Better resource utilization for lumber production mostly consists of achieving higher yields (i.e., roundwood to lumber ratio) and maximizing the uses of sawmill residues. Energy recovery appears to be the only other strategy more widely applied, mostly in heavy industry (e.g., alternative fuel for cement kilns) or heat plants. Other actions relying on reuse and recycling are limited to niche markets, for example, with old growth lumber used for furniture and recovered lumber used for particleboard manufacturing in one Canadian facility (Tafisa Canada, Lac-Mégantic, QC, Canada). The recovery of lumber appears to be more prominent in Vancouver than other cities, where it is driven by deconstruction and green demolition by-laws [45].
Several characteristics of lumber that make the product well adapted to circular economy strategies were mentioned by interviewees. First, it is a clean material (if not treated) that can be assembled without glues and resins and is well preserved if not exposed to the environment. Furthermore, infrastructure exists in some locations to sort construction and demolition waste. Old growth lumber, used in older buildings, has a high value, which helps cover the costs associated with its recovery.
The picture painted by interviewees for particleboard is quite different than for lumber. On the one hand, it was recognized that particleboard manufacturing provides a valuable outlet for sawmill residues, and there is ongoing work to minimize losses when making individual components for cabinetry or furniture from larger particleboard sheets. However, the end-of-life options are very limited, except perhaps energy recovery under very particular conditions, and particleboard appears to have no attributes that facilitate the application of the strategies mentioned above.
Recycling is clearly a very common strategy for cardboard, with the material showing high recycling rates in Canada. Furthermore, energy efficiency improvements at pulp and paper mills and the basis weight or grammage (i.e., area density) reduction in both liners and corrugated medium, through the use of dry strength additives, resulted in a reduction in resource consumption. If too soiled by organic waste to be accepted for recycling, cardboard can end up in the composting stream. Some cases of reuse in a business-to-business setting were also mentioned. Recycling is now facilitated by the development of inks and glues compatible with the re-pulping process. Wood fibres in cardboard can also be recycled multiple times because the loss of fibre length at each recycling cycle is relatively small. Lastly, in the case of corrugated cardboard boxes, the amount of tape used is usually minimal, which in turn reduces the amount of waste generated during recycling.
Food containers made of molded pulp were recognized as an emerging application for CTMP, and composting was considered a more probable practice than recycling. The fact that these containers are compostable and compatible with the food waste stream makes composting the most likely outcome, since such containers would mostly be used in food courts and for takeout. However, food-grade CTMP contains high-quality fibres that can be recycled in multiple other paper grades in situations where it is not, or only lightly, soiled.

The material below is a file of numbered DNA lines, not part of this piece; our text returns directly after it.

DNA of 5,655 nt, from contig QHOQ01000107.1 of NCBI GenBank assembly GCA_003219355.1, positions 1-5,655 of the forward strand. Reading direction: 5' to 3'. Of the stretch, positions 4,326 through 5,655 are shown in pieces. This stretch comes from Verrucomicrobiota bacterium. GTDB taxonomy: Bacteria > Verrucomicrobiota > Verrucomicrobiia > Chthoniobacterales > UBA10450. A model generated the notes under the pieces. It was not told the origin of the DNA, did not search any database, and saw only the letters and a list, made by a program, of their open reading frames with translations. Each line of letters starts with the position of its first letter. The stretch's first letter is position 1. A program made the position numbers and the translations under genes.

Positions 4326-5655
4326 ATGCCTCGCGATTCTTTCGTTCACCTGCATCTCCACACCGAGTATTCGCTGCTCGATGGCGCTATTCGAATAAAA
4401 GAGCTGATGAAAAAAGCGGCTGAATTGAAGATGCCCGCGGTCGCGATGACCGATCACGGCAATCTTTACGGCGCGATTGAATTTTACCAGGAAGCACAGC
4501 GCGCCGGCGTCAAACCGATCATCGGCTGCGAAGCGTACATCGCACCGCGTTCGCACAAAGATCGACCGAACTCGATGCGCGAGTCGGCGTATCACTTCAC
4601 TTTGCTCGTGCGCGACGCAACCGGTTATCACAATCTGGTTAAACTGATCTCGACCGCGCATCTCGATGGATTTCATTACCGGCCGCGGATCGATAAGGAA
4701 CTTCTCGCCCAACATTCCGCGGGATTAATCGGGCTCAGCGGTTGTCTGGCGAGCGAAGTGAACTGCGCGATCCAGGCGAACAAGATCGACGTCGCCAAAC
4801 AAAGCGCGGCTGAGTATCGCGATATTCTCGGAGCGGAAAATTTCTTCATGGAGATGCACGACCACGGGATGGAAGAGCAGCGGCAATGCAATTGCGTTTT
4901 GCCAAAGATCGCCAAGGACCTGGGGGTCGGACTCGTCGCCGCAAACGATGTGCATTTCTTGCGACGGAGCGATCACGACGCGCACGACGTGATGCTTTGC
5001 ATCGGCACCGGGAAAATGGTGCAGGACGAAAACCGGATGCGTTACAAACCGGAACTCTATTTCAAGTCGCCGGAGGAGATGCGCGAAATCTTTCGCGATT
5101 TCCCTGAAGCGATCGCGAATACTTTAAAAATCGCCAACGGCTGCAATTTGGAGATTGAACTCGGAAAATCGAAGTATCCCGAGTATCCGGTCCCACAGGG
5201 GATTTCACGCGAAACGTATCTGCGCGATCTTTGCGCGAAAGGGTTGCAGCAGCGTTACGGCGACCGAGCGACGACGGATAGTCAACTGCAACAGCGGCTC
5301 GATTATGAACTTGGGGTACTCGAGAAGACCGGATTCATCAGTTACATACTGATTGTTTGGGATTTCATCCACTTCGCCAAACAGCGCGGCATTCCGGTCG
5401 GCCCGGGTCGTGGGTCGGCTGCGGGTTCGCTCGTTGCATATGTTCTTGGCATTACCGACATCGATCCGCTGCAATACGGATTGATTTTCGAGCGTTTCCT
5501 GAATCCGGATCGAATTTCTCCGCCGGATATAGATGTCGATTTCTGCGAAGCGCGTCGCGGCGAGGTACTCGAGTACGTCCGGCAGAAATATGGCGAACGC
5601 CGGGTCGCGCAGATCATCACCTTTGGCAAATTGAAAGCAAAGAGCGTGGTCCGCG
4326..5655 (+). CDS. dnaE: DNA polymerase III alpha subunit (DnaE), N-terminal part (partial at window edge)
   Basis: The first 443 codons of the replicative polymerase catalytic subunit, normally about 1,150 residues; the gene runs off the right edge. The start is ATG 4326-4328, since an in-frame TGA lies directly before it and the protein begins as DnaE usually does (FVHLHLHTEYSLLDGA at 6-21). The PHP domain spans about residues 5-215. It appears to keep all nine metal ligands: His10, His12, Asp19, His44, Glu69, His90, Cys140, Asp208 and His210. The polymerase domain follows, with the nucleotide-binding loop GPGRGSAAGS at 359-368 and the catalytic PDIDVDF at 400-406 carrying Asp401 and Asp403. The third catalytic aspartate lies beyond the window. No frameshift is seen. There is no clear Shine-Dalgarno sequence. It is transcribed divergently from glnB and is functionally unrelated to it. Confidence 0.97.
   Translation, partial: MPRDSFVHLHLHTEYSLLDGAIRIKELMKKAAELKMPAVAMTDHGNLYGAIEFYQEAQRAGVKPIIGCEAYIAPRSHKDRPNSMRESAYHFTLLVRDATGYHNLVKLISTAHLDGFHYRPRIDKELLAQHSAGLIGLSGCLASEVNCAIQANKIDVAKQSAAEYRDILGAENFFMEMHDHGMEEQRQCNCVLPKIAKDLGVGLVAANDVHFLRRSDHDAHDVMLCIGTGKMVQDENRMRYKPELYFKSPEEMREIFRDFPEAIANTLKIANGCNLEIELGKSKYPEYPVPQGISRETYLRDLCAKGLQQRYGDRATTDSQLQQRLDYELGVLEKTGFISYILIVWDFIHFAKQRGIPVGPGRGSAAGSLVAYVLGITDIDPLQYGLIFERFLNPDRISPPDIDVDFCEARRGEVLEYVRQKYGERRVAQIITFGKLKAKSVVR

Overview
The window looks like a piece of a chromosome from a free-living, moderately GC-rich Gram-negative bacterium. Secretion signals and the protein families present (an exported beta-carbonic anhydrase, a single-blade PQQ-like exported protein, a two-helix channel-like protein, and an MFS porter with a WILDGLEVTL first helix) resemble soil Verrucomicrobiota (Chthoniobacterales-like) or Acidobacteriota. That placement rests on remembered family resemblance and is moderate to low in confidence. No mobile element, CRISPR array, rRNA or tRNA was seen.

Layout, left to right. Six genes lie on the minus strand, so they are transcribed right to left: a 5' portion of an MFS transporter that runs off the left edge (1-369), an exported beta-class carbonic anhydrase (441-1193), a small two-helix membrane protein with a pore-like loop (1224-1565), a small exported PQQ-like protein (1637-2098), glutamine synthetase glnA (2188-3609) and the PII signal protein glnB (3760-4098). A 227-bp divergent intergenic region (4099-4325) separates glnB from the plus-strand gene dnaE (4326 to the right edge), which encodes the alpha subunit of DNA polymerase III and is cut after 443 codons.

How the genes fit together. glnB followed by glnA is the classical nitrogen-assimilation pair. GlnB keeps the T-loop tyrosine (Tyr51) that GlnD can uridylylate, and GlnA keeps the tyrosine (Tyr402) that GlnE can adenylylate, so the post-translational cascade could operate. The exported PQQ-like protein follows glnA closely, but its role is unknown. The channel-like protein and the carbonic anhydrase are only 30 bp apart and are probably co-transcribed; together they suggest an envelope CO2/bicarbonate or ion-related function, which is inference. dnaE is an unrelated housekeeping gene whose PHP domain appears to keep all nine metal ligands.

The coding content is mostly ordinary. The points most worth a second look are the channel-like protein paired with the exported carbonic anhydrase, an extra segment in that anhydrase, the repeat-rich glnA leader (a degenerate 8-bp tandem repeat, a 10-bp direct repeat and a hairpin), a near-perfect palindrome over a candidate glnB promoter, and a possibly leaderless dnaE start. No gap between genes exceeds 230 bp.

3.2. Circular Economy Strategies Easily Applicable

For each product, a variety of strategies that could be applied easily, i.e., without significant changes to the product itself or how it is used, were identified by interviewees (Table 3). In some cases, further improvements were proposed along the lines of what was already applied; for all products, at least one interviewee suggested that additional efficiency gains could be achieved at the manufacturing stage. In addition, it was mentioned that measures in place in certain regions or companies whose feasibility was now demonstrated could be more broadly applied across the country. In other cases, innovative or “first-in-kind” approaches were put forward. In all cases, reasons were sought to explain why such strategies, which should be implemented without too much difficulty, are not already.
There appear to be low-hanging fruit to increase the circularity of lumber. At the manufacturing stage, there can remain unutilized residues, but their conversion into value added products is limited by local or regional demand as their transportation over long distances is cost-prohibitive. It was also suggested that engineered wood products, such as cross-laminated timber (CLT), could be made from small-diameter logs that are currently not sent to sawmills, but are either left in the forest or chipped for other uses. In buildings, recovered lumber could be reused for non-structural applications, such as non-load bearing walls, without concerns for safety. Preventive maintenance could also extend the service life of buildings, and thus assemblies in which lumber is used. It was also shown that lumber could be processed into oriented strand board (OSB), medium-density fibreboard (MDF), particleboard (PB), or converted into biochar. A major factor hindering the application of most strategies is the fact that buildings are not designed for deconstruction and that, consequently, demolition is faster and cheaper. Furthermore, fastener removal is difficult and labor-intensive, and there is a poor sorting of waste on construction and demolition sites. This makes it hard, without the presence of local by-laws, to tap into what is a very large pool of construction and demolition waste, especially in larger Canadian cities.